Thursday, May 26, 2005

The Role of Religion

I got in a discussion with a blogger by the name of Buffalo some time back on Michael the Archangel’s blog. I looked up Buffalo’s profile and found one of his posts discussing the last presidential election and his concerns about both candidates, and the points he made about religion gave me pause.

Before I begin, let me state that it is almost 11:20pm and I’m very tired, so I’m not going to look up the specific bible passages unless challenged on what I write. I’m also obviously writing this from a Christian perspective. If you find logical flaws in doing this then by all means let me know what they are.

Let’s start with this paragraph:

While I do recognize that many feel the need of a spiritual based faith system I do not believe their answers should be inflicted upon society as a whole. The place to practice religion is in the church. Faith is a personal, not public, issue.

I agree with this up to a point. Until the Second Coming of Jesus, I have no interest in living in a Theocracy. Humans are by nature imperfect. Even if the Catholic Church were the governing power I would still be very nervous because our priests, bishops, etc. are still human and capable of error.

However, it is incorrect to say that religion should be hidden from the public eye. If a Christian takes his faith seriously then he should be out evangelizing. He should be singing God’s praises. He should chastise others when they commit wrongdoing even if that wrongdoing is acceptable by secular standards. Not that this usually happens, but we’re discussing what should be, not what is. If nothing else, the freedom of speech we enjoy here in America is applicable to Christians just as much as to those on the left of the political spectrum.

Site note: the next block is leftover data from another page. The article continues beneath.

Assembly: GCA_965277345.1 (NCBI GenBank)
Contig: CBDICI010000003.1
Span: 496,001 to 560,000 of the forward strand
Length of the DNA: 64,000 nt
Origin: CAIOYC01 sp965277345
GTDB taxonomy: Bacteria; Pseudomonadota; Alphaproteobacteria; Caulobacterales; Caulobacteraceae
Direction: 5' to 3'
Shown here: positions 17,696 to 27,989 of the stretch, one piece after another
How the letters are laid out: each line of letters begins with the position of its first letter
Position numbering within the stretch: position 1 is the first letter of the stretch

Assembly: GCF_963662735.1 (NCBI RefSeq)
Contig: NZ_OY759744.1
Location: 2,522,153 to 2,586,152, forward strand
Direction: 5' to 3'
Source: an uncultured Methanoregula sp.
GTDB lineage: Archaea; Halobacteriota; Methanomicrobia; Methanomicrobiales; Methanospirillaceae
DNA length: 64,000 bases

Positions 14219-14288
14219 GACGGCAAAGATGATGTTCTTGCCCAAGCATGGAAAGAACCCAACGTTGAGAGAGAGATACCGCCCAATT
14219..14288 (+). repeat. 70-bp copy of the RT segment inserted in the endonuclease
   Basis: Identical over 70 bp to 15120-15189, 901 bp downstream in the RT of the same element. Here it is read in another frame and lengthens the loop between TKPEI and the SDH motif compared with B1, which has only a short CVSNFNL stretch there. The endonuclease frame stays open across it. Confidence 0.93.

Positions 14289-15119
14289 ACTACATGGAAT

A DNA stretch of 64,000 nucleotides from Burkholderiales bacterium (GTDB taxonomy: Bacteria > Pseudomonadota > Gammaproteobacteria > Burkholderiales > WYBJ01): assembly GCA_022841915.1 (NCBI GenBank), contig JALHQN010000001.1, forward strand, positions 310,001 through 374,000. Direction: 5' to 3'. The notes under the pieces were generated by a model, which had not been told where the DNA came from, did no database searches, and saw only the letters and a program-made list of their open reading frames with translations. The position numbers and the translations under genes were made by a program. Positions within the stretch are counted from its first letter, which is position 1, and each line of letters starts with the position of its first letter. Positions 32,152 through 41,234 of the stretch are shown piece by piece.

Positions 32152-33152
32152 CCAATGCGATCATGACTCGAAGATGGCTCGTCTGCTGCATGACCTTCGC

If you feel alcohol is a sin, don’t drink. If you feel gambling is a sin, don’t gamble. If the idea of an abortion is repugnant to you, don’t have one.

We are told in the bible A) chastise people when they sin, B) do not lead others into sin, and C) evangelize by word and deed. If we fail to either do or avoid doing something and that decision leads others to sin or to continue sinning, then we are not living up to our responsibilities as Christians.


If you want to your child to pray in school, feel free to encourage them to do so – but not aloud in class.

This really falls under the same category as the first quote above. We should not hide our faith from view. We should not act as though we are ashamed of our belief in God, especially since the bible says God will shun us if we do so. I’m not advocating reciting a rosary right through the lesson on prepositional phrases, but Christians shouldn’t have to hide in the corner. There is a happy medium that allows Christians to practice their faith without disrupting society all around them. Others may be driven away, to be sure, but others may have a seed planted in their hearts that will result in one more soul for Christ.

We should live our lives as an example of Christ and be ready to share our faith with others at a moment’s notice. Set snares for the unwary and reel them in as soon as an opportunity presents itself (or is presented by God). Use God’s laws to guide the application of our secular laws and, while some people might get rubbed the wrong way, we aren’t as likely to go wrong.


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